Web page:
Zoom Video Communications advertising seen in San Jose International Airport, California, USA on Feb 13, 2020. The company provides remote conferencing services using cloud computing.
Coronavirus worries are giving Zoom a boost
01:57 - Source: CNN Business
CNN  — 

As video conference app Zoom surges in popularity due to increased usage amid the coronavirus pandemic, federal officials are now warning of a new potential privacy and security concern called “Zoombombing.”

The term refers to a form of cyber harassment reported by some app users, who have reported that some of their calls have been hijacked by unidentified individuals and trolls who spew hateful language or share graphic images.

“Zoombombing” has become so prevalent that this week the FBI issued a news release to warn people of the threat.

The FBI received “multiple reports” of video conference calls being interrupted by “pornographic and/or hate images and threatening language,” the agency said in its release.

A spokesperson for Zoom told CNN in an email on Thursday that the company is aware of the FBI’s recent press release and “appreciates all efforts to raise awareness around how to best prevent these kinds of attacks.”

“We are deeply upset to hear about the incidents involving this type of attack and we strongly condemn such behavior,” the spokesperson said in an email statement.

The company said it began “actively educating users on how they can protect their meetings and help prevent incidents of harassment” on March 20.

“We are listening to our community of users to help us evolve our approach,” the spokesperson said.

Incidents across the US

The FBI Boston Division cited two recent “Zoombombing” incidents at schools in Massachusetts.

In late March, the FBI said in an unidentified person or persons dialed into a high school teacher’s online class and yelled a profanity, as well as the teacher’s home address.

In a separate instance, also in a Massachusetts teacher’s virtual classroom, an individual who joined the conference call was seen on the video camera displaying swastika tattoos, the FBI said.

Similar “Zoombombing” threats have been reported across the country.

In Orange County, Florida, one man entered a virtual class and exposed himself, CNN affiliate WKMG reported.

At the University of Southern California, in Los Angeles, administrators sent an email to the university community last week addressing online class breaches.

“We are sorry to report we learned today that some of our online Zoom classes were disrupted by people who used racist and vile language that interrupted lectures and learning,” USC President Carol Folt and Provost Charles Zukoski wrote in an email, obtained by CNN. “We are taking immediate action to protect our classes from what is called Zoombombing – which, unfortunately, is taking place in organizations around the country.”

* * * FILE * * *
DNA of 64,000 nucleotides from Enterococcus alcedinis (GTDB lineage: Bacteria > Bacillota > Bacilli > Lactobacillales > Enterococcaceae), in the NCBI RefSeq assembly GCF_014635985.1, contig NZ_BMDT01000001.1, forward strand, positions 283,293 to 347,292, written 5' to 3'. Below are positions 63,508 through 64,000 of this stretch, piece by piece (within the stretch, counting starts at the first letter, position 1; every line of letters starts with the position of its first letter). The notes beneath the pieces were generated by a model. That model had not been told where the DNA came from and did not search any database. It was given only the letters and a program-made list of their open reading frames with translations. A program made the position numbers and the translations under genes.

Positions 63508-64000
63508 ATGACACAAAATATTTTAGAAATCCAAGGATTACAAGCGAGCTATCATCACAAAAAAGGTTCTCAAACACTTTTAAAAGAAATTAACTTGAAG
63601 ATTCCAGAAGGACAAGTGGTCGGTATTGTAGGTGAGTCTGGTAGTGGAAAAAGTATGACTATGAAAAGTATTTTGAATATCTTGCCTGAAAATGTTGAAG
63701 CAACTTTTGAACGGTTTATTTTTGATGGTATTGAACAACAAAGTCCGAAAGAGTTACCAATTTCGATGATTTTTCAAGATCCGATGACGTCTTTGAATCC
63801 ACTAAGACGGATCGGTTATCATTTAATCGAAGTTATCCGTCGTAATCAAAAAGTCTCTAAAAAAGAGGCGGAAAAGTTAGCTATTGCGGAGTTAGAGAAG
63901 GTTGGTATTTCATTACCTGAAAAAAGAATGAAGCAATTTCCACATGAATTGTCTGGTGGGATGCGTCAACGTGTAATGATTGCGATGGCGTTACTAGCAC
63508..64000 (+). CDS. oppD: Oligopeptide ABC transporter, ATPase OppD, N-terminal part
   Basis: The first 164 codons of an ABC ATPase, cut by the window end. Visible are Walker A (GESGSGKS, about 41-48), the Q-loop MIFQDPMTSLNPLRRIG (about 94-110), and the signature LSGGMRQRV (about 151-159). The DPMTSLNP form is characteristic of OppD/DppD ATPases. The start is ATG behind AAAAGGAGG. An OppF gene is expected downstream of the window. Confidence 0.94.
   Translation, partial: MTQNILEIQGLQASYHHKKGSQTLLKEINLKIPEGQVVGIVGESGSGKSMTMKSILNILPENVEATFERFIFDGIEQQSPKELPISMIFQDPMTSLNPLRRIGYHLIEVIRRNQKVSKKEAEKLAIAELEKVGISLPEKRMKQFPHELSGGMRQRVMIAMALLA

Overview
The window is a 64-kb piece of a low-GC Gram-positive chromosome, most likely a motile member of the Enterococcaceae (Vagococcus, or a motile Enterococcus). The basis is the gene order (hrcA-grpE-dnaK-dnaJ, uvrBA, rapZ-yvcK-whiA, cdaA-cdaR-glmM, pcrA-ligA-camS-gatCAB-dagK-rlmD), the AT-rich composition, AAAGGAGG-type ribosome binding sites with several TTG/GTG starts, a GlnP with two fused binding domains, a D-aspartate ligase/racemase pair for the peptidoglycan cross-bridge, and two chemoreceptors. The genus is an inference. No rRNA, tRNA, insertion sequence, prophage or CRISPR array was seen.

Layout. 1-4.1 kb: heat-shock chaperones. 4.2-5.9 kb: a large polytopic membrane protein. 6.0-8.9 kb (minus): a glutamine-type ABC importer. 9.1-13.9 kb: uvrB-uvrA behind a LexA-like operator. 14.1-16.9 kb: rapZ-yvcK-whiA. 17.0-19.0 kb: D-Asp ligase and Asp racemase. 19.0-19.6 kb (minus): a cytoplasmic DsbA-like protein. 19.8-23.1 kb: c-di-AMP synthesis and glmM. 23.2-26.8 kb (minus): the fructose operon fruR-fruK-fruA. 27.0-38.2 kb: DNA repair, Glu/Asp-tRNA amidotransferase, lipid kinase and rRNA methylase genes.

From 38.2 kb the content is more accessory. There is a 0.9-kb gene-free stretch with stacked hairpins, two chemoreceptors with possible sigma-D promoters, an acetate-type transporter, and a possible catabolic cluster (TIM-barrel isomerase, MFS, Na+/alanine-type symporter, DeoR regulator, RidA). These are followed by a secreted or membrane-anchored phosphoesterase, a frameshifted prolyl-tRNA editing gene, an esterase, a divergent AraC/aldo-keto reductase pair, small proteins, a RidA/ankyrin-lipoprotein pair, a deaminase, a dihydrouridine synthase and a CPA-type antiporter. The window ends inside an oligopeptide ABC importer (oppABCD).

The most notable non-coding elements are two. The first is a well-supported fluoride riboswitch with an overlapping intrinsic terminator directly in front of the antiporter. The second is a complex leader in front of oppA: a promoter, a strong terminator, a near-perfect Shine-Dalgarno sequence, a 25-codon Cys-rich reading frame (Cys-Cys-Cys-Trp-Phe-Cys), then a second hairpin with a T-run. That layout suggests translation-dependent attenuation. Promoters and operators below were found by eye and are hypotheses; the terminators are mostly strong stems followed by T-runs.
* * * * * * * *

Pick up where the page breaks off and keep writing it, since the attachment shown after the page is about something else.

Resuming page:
These instances of “Zoombombing” come as Zoom faces scrutiny over its privacy protections, which have been flagged by users, security researchers and US authorities.

Mitigating threats

Eric Yuan, Zoom’s CEO and founder, published a blog post on Wednesday to address people’s recent security concerns.

In it, he cited the company’s plan for the next 90 days to dedicate “the resources needed to better identify, address and fix issues proactively.”

These initiatives, he wrote, include “enacting a feature freeze” and “conducting a comprehensive review with third-party experts and representative users to understand and ensure the security of all of our new consumer use cases,” according to the post.

Yuan also addressed “zoombombing” by referring concerned users to a March 20 blog post that outlines “the protective features that can help prevent this.”

“Keep Zooming responsibly,” the blog post reads, after listing tips to help “keep unwanted guests out.”

Federal officials urged those using video teleconferencing apps to exercise “due diligence and caution” in their cybersecurity efforts to help mitigate these threats.

Both the FBI and Zoom shared some steps to help secure video conference calls and protect people from potential hackers or trolls.

They recommend users: make their meetings private (Zoom has options to require a password, as well as a waiting room function to control who’s allowed in the call); avoid sharing the meeting link on public online forums; and limit screensharing to just the call’s host.

CNN’s Melissa Alonso contributed to this report.